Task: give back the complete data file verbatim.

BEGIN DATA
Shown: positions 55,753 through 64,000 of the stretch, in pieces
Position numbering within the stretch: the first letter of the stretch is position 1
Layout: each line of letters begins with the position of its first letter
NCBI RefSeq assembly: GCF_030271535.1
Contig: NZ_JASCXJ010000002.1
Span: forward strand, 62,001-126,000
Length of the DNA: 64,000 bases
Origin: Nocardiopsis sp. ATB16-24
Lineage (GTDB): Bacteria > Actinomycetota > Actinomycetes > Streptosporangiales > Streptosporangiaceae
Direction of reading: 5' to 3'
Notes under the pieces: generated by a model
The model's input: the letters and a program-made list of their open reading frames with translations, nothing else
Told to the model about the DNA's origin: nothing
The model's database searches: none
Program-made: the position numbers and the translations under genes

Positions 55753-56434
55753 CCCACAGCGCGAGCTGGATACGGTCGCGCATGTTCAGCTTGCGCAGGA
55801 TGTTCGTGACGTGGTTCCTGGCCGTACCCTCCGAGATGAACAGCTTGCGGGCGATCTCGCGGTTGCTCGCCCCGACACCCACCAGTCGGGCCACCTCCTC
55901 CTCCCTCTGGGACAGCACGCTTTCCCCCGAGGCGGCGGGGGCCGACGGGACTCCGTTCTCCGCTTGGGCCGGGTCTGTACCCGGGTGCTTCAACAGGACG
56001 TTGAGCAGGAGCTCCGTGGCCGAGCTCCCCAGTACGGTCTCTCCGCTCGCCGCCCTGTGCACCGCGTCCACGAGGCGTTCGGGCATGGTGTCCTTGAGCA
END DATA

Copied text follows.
Shown: positions 55,753 through 64,000 of the stretch, in pieces
Position numbering within the stretch: the first letter of the stretch is position 1
Layout: each line of letters begins with the position of its first letter
NCBI RefSeq assembly: GCF_030271535.1
Contig: NZ_JASCXJ010000002.1
Span: forward strand, 62,001-126,000
Length of the DNA: 64,000 bases
Origin: Nocardiopsis sp. ATB16-24
Lineage (GTDB): Bacteria > Actinomycetota > Actinomycetes > Streptosporangiales > Streptosporangiaceae
Direction of reading: 5' to 3'
Notes under the pieces: generated by a model
The model's input: the letters and a program-made list of their open reading frames with translations, nothing else
Told to the model about the DNA's origin: nothing
The model's database searches: none
Program-made: the position numbers and the translations under genes

Positions 55753-56434
55753 CCCACAGCGCGAGCTGGATACGGTCGCGCATGTTCAGCTTGCGCAGGA
55801 TGTTCGTGACGTGGTTCCTGGCCGTACCCTCCGAGATGAACAGCTTGCGGGCGATCTCGCGGTTGCTCGCCCCGACACCCACCAGTCGGGCCACCTCCTC
55901 CTCCCTCTGGGACAGCACGCTTTCCCCCGAGGCGGCGGGGGCCGACGGGACTCCGTTCTCCGCTTGGGCCGGGTCTGTACCCGGGTGCTTCAACAGGACG
56001 TTGAGCAGGAGCTCCGTGGCCGAGCTCCCCAGTACGGTCTCTCCGCTCGCCGCCCTGTGCACCGCGTCCACGAGGCGTTCGGGCATGGTGTCCTTGAGCA